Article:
The good news is that price/volume trends remain very strong and this indicator is the most important of all, bar none.  There's a laundry list of negatives that we must respect though.  The MACD has been negative on the daily chart across all of our major indices for the last 3-4 weeks.  There's also a negative divergence on the 60 minute charts, as the NASDAQ chart below shows:



Stochastics and RSI are both near-term overbought across our indices as well.  They could use a pullback to help consolidate recent gains.  Without a pullback, the overbought conditions last longer and generally encourage a steeper selloff when one finally occurs.  I'd prefer to see a little unwinding of these oscillators now rather than later.  Historically, we've entered the third worst period of the year on the S&P 500.  Only one week periods in October and July have produced worse results historically than the period we're in.  So far, this period is holding up well, but we have another week or so to negotiate before we can call it a success.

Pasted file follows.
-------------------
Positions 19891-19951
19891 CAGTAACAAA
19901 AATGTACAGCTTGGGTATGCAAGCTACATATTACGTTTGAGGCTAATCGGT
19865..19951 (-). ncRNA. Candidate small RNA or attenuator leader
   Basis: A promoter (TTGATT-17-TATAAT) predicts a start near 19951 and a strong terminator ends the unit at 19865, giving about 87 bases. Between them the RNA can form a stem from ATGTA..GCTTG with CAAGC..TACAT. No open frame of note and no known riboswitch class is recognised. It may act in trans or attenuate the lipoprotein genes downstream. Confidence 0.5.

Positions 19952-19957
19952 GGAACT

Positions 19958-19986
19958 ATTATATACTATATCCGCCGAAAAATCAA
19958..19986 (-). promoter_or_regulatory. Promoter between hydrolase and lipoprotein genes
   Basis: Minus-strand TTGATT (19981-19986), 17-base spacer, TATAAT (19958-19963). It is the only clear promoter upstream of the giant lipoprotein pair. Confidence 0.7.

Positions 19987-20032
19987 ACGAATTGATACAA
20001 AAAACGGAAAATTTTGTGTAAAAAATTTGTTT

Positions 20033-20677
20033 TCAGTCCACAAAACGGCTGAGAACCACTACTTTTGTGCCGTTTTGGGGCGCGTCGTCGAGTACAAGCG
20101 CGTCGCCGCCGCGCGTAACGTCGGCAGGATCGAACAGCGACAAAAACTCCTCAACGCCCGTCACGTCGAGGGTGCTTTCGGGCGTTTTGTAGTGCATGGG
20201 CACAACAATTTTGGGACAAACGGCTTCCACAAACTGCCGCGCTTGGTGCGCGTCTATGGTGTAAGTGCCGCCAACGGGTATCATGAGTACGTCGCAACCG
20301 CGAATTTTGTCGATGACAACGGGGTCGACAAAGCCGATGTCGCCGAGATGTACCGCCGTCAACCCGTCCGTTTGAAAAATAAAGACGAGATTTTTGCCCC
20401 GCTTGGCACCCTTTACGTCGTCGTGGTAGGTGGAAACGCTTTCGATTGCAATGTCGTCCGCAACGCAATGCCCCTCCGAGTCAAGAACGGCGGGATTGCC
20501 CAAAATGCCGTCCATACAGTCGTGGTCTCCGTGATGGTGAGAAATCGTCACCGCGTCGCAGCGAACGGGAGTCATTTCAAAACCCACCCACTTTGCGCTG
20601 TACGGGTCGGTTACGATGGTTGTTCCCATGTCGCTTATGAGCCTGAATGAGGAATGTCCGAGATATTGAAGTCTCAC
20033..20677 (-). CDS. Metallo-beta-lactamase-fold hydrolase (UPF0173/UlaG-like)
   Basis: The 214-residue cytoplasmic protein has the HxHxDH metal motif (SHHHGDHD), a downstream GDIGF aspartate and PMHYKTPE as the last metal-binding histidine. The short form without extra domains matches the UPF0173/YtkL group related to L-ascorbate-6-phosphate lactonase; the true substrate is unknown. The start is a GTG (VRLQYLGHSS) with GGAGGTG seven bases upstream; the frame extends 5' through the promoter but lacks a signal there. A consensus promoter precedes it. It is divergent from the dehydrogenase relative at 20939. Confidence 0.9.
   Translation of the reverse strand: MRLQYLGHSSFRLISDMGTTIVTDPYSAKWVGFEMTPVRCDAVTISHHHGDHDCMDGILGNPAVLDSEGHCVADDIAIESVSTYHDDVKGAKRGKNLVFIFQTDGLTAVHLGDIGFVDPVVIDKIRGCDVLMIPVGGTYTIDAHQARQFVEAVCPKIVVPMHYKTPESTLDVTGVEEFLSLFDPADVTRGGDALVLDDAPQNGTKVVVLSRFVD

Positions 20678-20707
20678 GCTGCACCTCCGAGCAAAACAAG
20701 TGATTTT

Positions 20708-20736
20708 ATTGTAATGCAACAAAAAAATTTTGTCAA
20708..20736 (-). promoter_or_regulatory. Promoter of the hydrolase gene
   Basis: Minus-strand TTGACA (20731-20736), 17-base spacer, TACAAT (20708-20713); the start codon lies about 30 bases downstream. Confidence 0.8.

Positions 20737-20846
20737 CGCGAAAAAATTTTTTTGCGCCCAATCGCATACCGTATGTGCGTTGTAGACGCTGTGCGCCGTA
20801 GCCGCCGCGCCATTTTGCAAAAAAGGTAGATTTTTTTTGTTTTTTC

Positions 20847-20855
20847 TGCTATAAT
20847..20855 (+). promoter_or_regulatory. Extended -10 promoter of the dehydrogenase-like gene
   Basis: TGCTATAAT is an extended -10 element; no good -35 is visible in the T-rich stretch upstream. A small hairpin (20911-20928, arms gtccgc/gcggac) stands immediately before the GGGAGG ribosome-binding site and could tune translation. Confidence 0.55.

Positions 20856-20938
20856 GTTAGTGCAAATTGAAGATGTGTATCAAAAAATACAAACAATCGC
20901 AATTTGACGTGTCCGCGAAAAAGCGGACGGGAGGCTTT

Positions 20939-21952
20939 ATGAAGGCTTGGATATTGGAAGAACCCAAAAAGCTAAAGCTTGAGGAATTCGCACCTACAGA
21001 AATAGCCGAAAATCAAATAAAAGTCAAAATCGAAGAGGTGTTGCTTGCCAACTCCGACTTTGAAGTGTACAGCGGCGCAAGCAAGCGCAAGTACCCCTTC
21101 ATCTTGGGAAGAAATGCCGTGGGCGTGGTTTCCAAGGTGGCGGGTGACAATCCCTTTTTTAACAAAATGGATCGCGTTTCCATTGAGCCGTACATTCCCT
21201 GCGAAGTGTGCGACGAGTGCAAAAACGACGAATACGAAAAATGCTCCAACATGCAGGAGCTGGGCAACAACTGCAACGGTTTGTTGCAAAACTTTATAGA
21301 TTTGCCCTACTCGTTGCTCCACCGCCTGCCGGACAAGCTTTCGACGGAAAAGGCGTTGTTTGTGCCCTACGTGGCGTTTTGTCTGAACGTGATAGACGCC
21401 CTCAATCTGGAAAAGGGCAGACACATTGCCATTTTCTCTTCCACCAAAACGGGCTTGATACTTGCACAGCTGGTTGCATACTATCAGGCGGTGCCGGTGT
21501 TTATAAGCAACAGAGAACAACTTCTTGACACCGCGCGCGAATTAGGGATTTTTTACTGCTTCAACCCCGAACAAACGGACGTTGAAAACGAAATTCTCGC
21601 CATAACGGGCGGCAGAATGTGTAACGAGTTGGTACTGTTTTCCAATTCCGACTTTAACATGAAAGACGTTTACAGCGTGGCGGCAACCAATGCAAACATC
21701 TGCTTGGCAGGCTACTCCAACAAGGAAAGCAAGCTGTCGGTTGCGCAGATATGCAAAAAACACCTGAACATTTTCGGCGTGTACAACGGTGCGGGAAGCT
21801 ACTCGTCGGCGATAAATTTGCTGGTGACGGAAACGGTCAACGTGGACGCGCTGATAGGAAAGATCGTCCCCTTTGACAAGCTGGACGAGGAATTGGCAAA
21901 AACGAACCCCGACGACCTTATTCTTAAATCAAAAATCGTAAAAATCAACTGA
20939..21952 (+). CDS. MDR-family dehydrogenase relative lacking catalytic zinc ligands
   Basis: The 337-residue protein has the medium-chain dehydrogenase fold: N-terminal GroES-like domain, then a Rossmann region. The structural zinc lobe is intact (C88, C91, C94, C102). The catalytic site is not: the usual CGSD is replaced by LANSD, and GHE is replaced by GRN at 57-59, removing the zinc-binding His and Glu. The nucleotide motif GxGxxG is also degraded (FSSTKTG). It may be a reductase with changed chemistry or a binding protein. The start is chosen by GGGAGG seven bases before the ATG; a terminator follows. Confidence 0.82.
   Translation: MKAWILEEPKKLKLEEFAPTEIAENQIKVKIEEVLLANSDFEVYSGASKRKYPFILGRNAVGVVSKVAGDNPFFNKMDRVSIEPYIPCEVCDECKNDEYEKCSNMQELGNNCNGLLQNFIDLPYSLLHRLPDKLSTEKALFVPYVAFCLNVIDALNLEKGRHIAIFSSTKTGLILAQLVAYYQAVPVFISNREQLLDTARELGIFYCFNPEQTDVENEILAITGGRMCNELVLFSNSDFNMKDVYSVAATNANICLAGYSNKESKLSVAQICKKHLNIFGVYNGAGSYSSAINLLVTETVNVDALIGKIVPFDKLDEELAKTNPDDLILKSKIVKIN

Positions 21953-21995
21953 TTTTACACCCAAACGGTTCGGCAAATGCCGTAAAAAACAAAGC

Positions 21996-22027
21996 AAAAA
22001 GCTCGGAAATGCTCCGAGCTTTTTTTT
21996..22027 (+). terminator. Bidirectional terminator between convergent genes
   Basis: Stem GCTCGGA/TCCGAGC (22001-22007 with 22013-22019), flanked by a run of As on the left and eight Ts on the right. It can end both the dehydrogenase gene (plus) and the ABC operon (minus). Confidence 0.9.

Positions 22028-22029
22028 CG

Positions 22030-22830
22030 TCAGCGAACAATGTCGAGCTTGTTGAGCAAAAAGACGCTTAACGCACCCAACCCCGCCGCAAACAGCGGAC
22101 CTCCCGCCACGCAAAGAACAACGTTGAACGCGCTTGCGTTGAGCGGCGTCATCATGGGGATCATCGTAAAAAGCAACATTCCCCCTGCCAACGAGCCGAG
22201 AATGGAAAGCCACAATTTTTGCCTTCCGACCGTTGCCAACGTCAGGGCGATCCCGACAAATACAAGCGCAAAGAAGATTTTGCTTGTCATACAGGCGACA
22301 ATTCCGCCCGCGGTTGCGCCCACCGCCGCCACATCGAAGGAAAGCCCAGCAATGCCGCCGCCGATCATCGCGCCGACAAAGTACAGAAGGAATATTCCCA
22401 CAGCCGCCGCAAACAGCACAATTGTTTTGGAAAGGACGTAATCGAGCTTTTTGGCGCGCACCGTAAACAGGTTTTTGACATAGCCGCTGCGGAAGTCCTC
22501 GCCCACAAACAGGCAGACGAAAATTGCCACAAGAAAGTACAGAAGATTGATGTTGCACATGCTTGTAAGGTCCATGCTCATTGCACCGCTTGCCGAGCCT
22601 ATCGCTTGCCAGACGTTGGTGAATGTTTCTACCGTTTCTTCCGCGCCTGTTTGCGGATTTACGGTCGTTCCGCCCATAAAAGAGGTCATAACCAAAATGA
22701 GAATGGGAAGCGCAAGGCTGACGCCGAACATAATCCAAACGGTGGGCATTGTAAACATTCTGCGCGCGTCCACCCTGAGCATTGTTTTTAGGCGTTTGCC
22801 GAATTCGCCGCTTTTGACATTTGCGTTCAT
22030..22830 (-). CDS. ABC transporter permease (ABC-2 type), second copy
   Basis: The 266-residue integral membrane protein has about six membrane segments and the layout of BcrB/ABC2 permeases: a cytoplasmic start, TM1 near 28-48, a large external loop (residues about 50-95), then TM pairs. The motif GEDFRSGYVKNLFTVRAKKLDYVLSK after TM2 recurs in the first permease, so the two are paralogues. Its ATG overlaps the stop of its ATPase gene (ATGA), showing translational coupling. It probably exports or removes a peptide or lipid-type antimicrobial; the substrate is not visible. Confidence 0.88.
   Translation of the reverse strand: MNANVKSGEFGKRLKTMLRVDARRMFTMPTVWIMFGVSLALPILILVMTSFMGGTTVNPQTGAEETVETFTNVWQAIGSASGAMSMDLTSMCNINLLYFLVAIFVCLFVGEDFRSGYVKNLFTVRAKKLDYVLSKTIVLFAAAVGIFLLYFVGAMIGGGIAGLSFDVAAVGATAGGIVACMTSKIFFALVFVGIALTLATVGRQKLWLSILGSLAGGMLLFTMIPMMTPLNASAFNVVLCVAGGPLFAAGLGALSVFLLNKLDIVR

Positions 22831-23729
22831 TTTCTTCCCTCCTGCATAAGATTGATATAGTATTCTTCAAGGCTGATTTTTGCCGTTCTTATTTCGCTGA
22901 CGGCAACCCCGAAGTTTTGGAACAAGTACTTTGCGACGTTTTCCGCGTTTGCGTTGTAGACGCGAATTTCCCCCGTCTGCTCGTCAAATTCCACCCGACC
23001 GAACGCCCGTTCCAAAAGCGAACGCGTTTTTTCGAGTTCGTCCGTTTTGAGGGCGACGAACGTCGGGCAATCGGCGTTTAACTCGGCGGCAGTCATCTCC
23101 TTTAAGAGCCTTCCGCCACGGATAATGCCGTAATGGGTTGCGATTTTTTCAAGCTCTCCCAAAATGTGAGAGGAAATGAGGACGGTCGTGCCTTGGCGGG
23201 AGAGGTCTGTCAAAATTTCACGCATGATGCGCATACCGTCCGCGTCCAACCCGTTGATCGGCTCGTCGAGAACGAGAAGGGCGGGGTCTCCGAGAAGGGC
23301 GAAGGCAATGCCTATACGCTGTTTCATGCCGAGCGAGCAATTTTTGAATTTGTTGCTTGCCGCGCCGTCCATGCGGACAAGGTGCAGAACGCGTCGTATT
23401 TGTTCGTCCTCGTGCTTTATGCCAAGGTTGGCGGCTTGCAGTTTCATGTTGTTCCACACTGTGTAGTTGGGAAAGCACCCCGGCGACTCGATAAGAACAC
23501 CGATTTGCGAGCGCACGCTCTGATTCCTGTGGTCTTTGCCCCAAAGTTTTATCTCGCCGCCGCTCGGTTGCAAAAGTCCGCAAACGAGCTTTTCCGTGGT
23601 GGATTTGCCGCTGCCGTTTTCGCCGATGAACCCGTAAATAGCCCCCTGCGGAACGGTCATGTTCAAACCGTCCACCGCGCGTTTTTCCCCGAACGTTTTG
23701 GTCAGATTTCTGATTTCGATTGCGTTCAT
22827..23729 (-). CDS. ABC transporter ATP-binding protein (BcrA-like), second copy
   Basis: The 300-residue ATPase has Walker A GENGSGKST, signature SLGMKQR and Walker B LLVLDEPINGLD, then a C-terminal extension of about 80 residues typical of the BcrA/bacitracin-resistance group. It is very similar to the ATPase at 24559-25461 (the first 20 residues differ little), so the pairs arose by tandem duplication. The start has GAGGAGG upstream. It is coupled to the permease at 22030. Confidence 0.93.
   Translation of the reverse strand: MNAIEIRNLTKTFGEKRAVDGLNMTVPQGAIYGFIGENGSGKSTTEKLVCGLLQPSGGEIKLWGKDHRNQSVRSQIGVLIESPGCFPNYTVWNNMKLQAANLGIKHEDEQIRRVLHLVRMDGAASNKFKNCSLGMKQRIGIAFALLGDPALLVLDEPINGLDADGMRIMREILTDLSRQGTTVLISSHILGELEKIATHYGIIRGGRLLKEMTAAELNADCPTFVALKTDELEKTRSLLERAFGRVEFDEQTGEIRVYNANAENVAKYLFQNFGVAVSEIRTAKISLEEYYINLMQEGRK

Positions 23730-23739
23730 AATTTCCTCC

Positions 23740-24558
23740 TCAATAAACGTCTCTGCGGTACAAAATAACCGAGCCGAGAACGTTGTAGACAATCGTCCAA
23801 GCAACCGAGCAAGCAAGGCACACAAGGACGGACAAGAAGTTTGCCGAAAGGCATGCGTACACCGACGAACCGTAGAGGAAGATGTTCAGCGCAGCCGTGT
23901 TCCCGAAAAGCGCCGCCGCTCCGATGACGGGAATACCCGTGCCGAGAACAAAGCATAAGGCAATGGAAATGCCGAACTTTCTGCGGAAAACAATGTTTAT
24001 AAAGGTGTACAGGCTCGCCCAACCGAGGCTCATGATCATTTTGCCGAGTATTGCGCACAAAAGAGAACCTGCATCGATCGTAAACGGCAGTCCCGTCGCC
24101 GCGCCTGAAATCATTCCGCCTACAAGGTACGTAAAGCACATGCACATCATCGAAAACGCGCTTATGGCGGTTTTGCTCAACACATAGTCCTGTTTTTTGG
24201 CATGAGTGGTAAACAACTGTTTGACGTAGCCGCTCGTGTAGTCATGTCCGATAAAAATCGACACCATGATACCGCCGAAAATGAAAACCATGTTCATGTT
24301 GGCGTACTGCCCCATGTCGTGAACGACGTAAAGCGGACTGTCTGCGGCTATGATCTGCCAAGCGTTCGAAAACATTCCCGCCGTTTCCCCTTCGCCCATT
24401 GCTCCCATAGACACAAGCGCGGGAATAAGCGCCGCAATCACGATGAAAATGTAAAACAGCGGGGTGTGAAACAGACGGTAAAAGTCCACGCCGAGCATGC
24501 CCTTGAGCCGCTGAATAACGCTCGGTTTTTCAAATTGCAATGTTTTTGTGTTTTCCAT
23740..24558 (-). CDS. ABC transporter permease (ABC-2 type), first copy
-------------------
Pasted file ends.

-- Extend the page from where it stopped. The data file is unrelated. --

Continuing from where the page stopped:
Finally, and perhaps most importantly, the masses are jumping into equity options on the call side.  This is a MAJOR warning sign to me as retail traders, unfortunately, rarely walk away with the pot of gold.  The Friday that options expire usually carries very heavy volume on both the equity call and equity put side.  I tend to follow the equity call and put activity on days other than option expiration Fridays.  In early May, I saw record levels of equity calls traded.  In fact, May 7th (this day marked the top for awhile) held the record for most equity calls traded on a non-option expiration Friday.  When longs start to believe the market cannot go lower, it does.  The May 7th record of equity calls traded was broken this past Wednesday, September 16th, then challenged again on Thursday.  I'm seeing way too much complacency in the market.  I've seen many in the media saying that no one believes the market can go higher, therefore it will.  While that's nice to say, I simply can't find proof of that by looking at options.  I'm seeing the exact opposite - equity option traders don't believe the market can go DOWN.  That ALWAYS makes me nervous.